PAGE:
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SUVA, Fiji (Fiji TV, Oct. 6) – Fiji’s age-old tradition of carving tanoa – ceremonial wooden kava bowls - is under serious threat, conservationists say.

A study by conservation group World Wildlife Fund (WWF) has discovered that the island renowned for this tradition, Kabara, has overharvested its Vesi trees.

[PIR editor’s note: Kabara is a very small island located in the Lau group in the southeastern part of Fiji.]

According to the organization, just 2.2 square kilometers of the island’s former resource of 28.2 square kilometers of Vesi forest still remains.

With most of the island’s population of about 500 dependent on wood carving, alarm bells are ringing.

People on Kabara are now being taught a new word, sustainability.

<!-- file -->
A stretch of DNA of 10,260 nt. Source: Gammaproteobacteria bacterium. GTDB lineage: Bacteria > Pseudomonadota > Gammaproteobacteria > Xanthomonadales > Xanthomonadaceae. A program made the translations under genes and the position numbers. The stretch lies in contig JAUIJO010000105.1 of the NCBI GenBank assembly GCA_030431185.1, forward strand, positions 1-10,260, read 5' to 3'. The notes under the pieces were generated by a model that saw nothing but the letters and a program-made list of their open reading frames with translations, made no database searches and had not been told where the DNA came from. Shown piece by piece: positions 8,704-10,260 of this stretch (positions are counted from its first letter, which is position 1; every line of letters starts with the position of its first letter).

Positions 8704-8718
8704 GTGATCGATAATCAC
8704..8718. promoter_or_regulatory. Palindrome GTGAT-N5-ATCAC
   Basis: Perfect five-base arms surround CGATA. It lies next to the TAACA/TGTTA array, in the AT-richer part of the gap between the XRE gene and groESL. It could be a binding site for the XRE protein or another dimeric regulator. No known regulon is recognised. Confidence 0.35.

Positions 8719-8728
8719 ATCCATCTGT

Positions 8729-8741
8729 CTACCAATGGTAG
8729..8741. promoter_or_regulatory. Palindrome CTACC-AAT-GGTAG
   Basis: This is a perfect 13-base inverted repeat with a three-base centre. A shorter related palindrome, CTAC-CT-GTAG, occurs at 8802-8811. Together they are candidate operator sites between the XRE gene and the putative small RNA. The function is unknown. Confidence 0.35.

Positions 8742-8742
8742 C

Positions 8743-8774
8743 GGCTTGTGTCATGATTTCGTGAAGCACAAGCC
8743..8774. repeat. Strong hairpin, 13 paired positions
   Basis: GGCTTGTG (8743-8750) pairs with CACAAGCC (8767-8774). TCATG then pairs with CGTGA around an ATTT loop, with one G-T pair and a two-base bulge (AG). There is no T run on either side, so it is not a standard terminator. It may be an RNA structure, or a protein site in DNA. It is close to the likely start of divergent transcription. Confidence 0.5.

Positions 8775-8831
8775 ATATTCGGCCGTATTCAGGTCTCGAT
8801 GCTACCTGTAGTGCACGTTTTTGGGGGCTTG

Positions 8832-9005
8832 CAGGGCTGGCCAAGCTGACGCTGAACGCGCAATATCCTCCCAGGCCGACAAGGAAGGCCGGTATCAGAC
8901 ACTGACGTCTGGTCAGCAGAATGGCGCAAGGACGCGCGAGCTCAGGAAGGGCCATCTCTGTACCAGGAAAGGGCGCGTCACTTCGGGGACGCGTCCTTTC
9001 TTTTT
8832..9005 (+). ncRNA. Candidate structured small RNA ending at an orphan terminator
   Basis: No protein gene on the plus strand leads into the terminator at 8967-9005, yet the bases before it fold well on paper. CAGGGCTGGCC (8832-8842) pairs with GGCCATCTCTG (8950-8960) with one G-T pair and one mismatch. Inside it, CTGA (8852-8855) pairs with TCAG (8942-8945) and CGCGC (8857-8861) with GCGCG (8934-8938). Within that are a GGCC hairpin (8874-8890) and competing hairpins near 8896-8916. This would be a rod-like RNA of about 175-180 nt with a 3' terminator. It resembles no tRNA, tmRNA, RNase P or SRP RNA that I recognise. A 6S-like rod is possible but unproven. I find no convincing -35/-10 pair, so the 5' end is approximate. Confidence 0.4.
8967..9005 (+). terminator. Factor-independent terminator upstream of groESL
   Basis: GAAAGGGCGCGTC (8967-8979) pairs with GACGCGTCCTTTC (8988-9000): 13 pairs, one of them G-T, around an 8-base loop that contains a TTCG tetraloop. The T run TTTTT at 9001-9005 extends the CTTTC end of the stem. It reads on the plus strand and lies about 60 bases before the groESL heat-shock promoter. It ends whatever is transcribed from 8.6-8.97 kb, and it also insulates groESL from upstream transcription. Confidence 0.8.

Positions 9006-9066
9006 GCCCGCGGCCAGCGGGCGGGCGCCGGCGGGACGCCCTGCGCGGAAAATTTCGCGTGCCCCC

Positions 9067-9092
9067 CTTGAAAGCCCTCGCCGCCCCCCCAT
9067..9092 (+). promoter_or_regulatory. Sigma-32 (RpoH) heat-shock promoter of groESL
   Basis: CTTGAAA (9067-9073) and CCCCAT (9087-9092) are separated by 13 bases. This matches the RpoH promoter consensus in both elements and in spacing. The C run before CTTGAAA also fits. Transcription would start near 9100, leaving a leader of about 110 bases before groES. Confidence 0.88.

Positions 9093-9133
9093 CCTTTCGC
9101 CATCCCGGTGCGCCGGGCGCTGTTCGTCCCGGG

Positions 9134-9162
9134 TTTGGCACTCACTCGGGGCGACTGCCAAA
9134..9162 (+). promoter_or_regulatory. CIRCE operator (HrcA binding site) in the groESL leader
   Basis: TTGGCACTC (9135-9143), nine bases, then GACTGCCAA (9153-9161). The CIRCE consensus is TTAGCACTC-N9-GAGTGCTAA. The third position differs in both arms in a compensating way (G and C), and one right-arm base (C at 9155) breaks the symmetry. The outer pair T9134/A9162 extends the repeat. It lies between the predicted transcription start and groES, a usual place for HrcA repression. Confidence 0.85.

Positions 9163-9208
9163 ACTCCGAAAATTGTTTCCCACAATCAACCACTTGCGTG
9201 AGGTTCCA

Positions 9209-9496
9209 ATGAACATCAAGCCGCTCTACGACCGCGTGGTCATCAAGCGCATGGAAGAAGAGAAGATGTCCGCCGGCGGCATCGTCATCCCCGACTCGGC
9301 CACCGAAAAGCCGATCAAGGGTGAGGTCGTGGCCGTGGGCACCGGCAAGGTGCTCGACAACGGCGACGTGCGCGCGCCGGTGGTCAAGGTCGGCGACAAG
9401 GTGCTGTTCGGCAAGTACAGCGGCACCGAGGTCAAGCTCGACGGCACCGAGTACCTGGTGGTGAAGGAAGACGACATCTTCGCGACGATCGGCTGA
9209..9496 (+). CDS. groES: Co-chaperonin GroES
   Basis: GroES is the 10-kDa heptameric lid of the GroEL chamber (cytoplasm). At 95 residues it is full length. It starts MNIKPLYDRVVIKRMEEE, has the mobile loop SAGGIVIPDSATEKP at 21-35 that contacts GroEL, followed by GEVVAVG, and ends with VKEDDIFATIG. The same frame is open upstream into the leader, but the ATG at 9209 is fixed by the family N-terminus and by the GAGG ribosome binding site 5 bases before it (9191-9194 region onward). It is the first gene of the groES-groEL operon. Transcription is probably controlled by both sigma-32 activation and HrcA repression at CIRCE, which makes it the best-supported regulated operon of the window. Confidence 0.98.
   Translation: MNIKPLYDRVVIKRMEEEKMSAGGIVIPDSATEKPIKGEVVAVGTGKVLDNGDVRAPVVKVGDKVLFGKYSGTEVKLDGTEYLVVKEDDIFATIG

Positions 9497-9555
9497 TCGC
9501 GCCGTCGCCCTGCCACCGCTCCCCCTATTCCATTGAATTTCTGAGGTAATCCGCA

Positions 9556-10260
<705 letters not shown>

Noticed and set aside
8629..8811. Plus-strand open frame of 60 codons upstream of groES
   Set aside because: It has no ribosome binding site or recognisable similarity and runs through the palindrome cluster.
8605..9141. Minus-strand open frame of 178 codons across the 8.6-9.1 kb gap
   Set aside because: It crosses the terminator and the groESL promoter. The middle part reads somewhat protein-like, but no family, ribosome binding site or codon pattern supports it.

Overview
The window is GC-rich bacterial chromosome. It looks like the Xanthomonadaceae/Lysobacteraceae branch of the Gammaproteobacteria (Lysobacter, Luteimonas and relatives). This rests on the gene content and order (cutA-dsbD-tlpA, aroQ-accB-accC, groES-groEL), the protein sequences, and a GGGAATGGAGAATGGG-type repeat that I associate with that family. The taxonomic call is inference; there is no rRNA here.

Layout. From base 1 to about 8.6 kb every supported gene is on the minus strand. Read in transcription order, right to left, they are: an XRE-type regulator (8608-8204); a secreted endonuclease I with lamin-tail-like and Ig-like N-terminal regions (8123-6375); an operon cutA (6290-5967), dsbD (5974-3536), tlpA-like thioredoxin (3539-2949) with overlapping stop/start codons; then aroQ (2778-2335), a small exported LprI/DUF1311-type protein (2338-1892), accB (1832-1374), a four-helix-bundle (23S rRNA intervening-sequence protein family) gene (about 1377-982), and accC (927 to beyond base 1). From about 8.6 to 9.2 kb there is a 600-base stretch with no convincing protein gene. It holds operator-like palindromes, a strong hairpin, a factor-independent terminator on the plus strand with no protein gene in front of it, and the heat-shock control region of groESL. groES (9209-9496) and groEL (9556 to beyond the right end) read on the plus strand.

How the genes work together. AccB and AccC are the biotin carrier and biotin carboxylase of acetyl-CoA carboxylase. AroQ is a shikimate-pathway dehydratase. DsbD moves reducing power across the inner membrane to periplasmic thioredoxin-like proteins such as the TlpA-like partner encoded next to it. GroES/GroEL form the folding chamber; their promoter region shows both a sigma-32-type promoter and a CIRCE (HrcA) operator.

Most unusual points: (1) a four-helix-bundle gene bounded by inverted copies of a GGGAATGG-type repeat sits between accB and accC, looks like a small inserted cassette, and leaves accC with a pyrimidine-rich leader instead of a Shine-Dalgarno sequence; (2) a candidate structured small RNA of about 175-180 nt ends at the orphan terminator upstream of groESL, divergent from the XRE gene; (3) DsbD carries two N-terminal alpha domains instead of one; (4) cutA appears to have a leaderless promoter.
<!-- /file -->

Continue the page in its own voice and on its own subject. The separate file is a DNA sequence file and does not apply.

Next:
The high number of wild goats on the islands eating vesi offshoots hasn't helped either in regeneration.

Another major contributing factor is that 22 percent of households on Kabara own chainsaws, and everyone else has access to a communal one.

Forest reserves are now recommended; so too is the diversification of the island’s economy.

Driven largely by economic demand from urban centers, people here are now caught in a dilemma.

[PIR editor’s note: Vesi is the Fijian word for ironwood or teak, a hardwood tree that’s commonly used in the making of canoes and traditional housing foundations in the Pacific.]

October 6, 2005

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